Take the 2-minute tour ×
Server Fault is a question and answer site for professional system and network administrators. It's 100% free, no registration required.

I'm busy configuring an nginx reverse proxy that resides on one server, which will sit in front of one (for now) apache webserver on a different server, which will be serving a Django appplication via mod_wsgi.

While perusing the Internet a few days ago, I saw some nginx configuration example where the guy had the same server set up with multiple ports in the upstream directive.

So, rather than doing this (what I have right now, more or less)

upstream webserver {
    server backend1.com;
}

He had:

upstream webserver {
    server backend1.com:8000;
    server backend1.com:8001;
    server backend1.com:8002;
}

And obviously with Apache configured to listen on those three ports. (I think in the example I saw, which I can no longer find, it was a mongrel backend running Rails, for whatever that's worth.)

Anyhow, my question is, what kind of advantages or disadvantages are there with this approach? I know either way works and I can easily configure either option, but I was just wondering if anyone could shed some light on whether this is a good/bad/unnecessary configuration and why.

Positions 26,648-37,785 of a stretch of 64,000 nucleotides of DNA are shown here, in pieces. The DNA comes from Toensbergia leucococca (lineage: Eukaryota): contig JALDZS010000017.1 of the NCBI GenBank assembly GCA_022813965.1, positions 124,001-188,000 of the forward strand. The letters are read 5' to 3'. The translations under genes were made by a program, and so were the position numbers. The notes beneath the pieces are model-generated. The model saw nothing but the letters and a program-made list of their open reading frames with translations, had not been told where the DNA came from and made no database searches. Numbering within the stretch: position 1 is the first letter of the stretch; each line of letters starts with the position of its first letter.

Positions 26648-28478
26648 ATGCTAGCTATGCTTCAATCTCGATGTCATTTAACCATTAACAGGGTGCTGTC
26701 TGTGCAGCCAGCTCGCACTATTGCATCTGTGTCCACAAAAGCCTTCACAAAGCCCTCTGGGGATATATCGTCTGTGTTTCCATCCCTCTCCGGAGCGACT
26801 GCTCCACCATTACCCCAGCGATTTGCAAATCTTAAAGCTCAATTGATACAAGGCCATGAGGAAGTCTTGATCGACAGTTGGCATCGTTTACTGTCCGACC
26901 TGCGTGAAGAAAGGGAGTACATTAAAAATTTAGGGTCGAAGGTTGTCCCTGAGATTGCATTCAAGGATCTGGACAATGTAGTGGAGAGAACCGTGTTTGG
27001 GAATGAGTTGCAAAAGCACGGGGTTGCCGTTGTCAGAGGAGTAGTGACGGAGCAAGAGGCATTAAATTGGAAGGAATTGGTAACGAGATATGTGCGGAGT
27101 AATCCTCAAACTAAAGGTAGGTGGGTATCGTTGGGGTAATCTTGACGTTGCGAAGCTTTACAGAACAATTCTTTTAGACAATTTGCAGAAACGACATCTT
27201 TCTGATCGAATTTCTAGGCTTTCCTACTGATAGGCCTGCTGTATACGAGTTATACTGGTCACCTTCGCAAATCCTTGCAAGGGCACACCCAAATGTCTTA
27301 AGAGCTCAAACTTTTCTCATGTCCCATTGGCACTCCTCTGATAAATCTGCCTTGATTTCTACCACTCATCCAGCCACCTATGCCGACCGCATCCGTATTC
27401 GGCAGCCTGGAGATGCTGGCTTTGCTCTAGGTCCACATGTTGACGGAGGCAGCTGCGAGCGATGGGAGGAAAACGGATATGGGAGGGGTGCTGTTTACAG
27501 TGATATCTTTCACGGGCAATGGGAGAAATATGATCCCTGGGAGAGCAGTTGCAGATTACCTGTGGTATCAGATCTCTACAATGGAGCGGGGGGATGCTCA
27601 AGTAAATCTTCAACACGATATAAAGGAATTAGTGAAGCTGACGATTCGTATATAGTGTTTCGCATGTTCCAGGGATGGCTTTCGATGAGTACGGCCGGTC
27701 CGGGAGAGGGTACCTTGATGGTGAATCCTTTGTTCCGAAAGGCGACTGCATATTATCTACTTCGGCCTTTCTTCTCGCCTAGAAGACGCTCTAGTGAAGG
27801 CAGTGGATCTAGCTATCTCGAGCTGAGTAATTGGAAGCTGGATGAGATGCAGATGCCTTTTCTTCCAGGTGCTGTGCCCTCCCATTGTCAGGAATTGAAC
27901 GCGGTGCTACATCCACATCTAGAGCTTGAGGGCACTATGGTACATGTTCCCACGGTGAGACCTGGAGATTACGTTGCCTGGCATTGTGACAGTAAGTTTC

Many thanks for any wisdom offered.

share|improve this question

1 Answer 1

The reason for the multiple back ends is that Mongrel is a single process. In order to scale you would need multiple processes, one or two per core, and let the proxy provide a single entry point. Additionally your proxy is likely to be multithreaded and able to manage user connection while keeping the single process servers busy.

If your back end is Apache, it'll spawn multiple child processes to handle incoming requests assuming your not running the mpm-worker so there is no need for multiple processes.

share|improve this answer
    
Even with worker MPM it will spawn multiple process as necessary up to the limit configured. If using mod_wsgi you preferably would use its daemon mode. If for some reason you really wanted to use embedded mode, then worker MPM is preferred over the usual default of prefork. –  Graham Dumpleton Mar 26 '11 at 12:15

Your Answer

 
discard

By posting your answer, you agree to the privacy policy and terms of service.

Not the answer you're looking for? Browse other questions tagged or ask your own question.